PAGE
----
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Rehberg talks, gets an earful

Rehberg talks, gets an earful

BOZEMAN - Health care was the hot topic Thursday for more than 200 people who showed up at a town hall in Bozeman, where passions led some to occasionally spar with both U.S. Rep. Denny Rehberg and the crowd itself.

Rehberg adamantly rejected the so-called government option that would let people buy into a Medicare-type program. The Republican told the crowd on the Montana State University campus that he does not believe the government has the right solution.

Many Democrats are pushing the option as a necessary component of any reform package that would retain the current system of private health insurance.

Cara Wilder of Bozeman sparred with Rehberg - pressuring him to support the public option - and the crowd, which booed her when she called Rehberg, Republicans and Fox News a bunch of liars. A charge of "socialist" rang out from the crowd.

"Oooh," Wilder retorted. "The town hall mob."

Rehberg defended himself against the liar charge.

"You don't have to agree with me," he told Wilder. "But my motives are pure."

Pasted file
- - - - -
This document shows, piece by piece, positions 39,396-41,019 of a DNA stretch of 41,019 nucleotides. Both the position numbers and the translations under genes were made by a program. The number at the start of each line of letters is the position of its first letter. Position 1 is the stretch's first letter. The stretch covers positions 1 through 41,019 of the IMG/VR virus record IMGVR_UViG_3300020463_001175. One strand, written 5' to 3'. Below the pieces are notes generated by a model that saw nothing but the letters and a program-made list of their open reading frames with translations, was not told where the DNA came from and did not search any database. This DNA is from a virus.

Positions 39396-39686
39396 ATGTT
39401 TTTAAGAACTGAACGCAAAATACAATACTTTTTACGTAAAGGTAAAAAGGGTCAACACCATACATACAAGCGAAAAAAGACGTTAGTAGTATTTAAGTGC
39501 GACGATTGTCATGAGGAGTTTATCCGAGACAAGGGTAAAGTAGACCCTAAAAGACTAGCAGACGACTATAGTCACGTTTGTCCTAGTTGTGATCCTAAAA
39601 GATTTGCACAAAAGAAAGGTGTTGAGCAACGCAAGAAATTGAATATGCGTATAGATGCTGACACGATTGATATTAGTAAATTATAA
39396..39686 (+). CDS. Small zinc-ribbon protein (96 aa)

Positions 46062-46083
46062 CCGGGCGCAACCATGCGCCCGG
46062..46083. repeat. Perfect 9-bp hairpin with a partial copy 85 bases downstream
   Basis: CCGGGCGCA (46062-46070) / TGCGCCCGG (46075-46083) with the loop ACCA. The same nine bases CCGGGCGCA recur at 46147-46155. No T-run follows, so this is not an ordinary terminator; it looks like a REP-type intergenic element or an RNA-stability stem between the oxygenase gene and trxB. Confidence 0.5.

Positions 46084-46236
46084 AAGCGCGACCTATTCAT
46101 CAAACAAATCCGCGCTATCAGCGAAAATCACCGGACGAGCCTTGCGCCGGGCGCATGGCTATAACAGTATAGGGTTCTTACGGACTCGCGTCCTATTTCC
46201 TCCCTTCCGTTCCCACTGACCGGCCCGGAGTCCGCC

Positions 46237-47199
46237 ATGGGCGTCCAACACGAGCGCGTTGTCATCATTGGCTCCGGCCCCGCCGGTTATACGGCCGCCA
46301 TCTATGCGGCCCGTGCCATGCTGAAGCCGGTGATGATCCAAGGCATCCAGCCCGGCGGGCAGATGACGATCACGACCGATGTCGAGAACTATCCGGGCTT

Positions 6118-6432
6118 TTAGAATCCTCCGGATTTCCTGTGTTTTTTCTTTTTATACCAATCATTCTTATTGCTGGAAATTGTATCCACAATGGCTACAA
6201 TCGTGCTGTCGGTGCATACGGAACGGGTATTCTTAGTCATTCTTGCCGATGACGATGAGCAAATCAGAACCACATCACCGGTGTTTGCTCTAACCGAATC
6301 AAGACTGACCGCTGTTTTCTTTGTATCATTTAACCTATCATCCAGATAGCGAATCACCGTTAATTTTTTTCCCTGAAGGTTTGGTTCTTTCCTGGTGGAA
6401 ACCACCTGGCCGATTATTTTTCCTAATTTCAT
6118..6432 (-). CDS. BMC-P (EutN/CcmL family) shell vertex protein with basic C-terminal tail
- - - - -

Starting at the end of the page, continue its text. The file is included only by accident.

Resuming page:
Dozens lined up to ask Rehberg questions or to simply make a statement. Some asked him to support the reform plans being discussed by Democrats. Many others enthusiastically urged him to oppose such reform, and more federal spending. Some asked for explanations on complex issues.

Rehberg said he recognizes that health care needs to be more affordable and more accessible. At the same time, he defended the current system as the best in many ways - such as in successful care of cancer patients - despite its expense.

But he said Democratic congressional plans are too expensive and rely too much on government involvement for him to support.

"I don't think the solution is the government," Rehberg said.

The Republican said he advocates incentives, perhaps tax breaks, for healthy lifestyles. He also said everyone should be able to join the federal government health insurance pool that allows them to pay a group-negotiated rate at private insurers like Blue Cross-Blue Shield.

MSU student Autumn Laughbaum quizzed Rehberg on whether that would be affordable for a waitress working in small-town Montana for $6 an hour.

"It could be," said Rehberg.

The crowd remained mostly polite - with few outbursts - and nothing like what has been seen in other parts of the country.

"I want to thank you all," Rehberg said. "So far in my listening sessions we haven't had one fistfight."


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